John was due to see and review a performance of Great Expectations. He has now completed sixteen blog posts, keeping up his plan to blog every week. The previous two posts had been the two halves of a new poem. A4E have accepted his business plan involving his blog; he showed the group his poem manuscript together with the syllable counts to show how they were constructed.
Jacqueline will have two stories in the next e-anthology by Inkslinger Books; it's called Temporal Tales and each entry involves time-slips. She has a short story in the latest edition of What the Dickens internet magazine. A piece of flash fiction submitted for an anthology was accepted but there is no payment and contributors are asked to order copies of the book at £8. The group agreed that this sounded like something of a scam.
Josephine joined Hampshire Writers' Society; they have talks by well-known writers. A recent guest was P D James, who gave a really excellent talk. Josephine is looking for a publisher for her book about meetings, and is thinking about Manchester University. She is still working on her staff management book, and is considering a book or an article on being an executor. The group felt this would be a really useful book, and Josephine has the experience.
Ray's memoir is nearly completed. He employed someone to advise, and hopes to self-publish it fairly soon. As a title he is considering 'From War to an Iron Fighter'. He has now begun to write some poetry, too.
Jimmy's book Not a Guide to Southampton will be out in January. He is working with Penny on a 1950s childhood book which will be published in May. He is planning to publish his Sundance Gang novels and the Far End of the Tunnel trilogy, and is still working on a book about teenagers. He has had a good deal of positive feedback about his first book Growing Up in Wartime Southampton, Some Else's Trousers.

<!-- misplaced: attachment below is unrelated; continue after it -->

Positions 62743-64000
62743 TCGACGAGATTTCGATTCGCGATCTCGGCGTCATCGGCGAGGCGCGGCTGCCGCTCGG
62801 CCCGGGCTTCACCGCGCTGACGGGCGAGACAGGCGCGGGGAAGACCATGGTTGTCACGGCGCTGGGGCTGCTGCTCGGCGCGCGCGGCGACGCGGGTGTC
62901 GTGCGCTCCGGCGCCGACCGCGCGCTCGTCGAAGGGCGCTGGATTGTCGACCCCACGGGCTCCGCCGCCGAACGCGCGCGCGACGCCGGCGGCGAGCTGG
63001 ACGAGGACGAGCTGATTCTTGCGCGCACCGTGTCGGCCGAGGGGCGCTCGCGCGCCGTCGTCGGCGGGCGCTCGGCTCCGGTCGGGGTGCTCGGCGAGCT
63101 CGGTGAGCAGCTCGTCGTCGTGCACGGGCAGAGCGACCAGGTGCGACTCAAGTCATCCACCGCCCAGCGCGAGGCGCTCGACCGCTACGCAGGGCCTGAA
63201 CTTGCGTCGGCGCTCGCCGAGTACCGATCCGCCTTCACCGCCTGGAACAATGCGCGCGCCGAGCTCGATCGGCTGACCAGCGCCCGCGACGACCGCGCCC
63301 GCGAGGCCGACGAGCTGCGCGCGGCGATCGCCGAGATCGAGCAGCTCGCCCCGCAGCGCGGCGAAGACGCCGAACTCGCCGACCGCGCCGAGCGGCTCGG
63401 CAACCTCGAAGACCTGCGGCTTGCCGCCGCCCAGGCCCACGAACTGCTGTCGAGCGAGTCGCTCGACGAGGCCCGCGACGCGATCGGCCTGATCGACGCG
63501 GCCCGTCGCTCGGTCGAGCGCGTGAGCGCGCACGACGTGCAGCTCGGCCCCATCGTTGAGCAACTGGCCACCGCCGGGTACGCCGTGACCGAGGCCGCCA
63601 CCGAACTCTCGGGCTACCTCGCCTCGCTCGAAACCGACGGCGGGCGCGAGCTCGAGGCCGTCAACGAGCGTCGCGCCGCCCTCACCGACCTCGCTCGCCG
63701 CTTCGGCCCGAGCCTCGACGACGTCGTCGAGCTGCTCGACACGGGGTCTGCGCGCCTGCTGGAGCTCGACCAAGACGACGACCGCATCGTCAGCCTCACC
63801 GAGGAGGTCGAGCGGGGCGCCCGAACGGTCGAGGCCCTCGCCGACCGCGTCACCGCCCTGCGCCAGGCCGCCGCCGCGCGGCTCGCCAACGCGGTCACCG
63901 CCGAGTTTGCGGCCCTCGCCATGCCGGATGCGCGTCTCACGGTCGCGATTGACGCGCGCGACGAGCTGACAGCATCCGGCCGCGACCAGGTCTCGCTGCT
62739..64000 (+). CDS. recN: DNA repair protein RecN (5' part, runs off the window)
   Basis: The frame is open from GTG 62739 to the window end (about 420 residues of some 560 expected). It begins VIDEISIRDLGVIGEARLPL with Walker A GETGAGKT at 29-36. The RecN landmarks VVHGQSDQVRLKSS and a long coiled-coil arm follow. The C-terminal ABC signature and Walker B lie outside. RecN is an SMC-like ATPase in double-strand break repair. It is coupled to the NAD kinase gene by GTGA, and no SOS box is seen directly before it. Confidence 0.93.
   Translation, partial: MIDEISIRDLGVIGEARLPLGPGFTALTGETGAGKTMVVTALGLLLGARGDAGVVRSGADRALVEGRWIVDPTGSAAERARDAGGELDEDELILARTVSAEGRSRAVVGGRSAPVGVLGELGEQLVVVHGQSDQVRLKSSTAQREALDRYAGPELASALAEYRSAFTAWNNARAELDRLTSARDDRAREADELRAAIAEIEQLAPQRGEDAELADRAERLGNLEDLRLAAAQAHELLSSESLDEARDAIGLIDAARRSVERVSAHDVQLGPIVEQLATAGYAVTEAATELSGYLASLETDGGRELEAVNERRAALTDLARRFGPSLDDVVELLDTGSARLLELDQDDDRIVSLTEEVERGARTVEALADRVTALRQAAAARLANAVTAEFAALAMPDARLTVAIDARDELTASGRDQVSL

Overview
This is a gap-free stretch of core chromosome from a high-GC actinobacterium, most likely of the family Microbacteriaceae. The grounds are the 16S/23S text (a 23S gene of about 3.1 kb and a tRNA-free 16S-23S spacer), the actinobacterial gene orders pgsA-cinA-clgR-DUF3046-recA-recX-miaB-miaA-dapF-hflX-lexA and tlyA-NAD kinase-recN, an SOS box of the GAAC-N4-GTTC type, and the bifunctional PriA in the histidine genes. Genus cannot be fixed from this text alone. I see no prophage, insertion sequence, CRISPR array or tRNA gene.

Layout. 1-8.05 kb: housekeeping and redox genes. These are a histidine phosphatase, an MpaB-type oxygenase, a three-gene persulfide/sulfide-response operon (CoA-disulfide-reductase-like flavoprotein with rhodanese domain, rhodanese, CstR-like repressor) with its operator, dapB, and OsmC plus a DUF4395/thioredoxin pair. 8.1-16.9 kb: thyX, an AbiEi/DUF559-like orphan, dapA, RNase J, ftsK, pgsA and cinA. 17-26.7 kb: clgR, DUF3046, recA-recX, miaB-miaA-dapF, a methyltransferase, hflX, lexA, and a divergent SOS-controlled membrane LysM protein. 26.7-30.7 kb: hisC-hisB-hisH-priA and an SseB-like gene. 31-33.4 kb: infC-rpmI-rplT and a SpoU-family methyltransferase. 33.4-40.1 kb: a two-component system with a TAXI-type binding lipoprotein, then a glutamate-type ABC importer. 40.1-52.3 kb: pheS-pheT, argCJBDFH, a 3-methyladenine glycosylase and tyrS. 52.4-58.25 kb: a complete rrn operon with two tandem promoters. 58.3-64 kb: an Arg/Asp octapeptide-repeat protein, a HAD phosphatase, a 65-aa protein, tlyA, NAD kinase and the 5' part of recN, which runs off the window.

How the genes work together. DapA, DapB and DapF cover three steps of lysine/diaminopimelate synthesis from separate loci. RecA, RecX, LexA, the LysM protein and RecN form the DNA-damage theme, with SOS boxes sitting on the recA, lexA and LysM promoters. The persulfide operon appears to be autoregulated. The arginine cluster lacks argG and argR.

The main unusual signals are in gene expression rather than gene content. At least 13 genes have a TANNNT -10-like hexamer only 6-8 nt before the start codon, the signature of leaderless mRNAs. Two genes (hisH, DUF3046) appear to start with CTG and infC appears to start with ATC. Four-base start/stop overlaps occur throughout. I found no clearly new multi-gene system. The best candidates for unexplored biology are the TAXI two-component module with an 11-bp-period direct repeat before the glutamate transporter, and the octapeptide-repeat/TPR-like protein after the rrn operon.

Penny's latest book for The History Press, Eastleigh Then and Now is out in hardback; the Echo have requested a review copy and Radio Solent's presenter Katie Martin is interested in the book too. Penny is book-signing in Waterstone's in Eastleigh on Saturday November 24th. She recently gave talks in Southampton area about hauntings.
There was then a lengthy discussion about how to turn a manuscript into a book or an ebook, either through a publisher or self-publishing. Lulu and Amazon were mentioned, and some local printers who will produce print runs on demand, usually with a minimum number ordered. These included George Mann books (Malthouse Close, Winchester), The Sholing Press, and Hobbs in Totton who made a really good job of publishing poetry with photographs for one of our members.
We also touched on how to look for commissioned writing work and - in hope - get paid for it. Writing for no payment can be very good to get known and enrich the CV,while obtaining payment is elusive; even the major publishing houses are drawing their horns in and sometimes asking for advances to be returned if a book is late or doesn't get completed.
Writing Buddies will meet again on Friday November 2nd at 2pm at The Art House, Above Bar, Southampton. Everyone with an interest in writing, whether published or not, is very welcome to join us.
Post by Jacqueline Pye.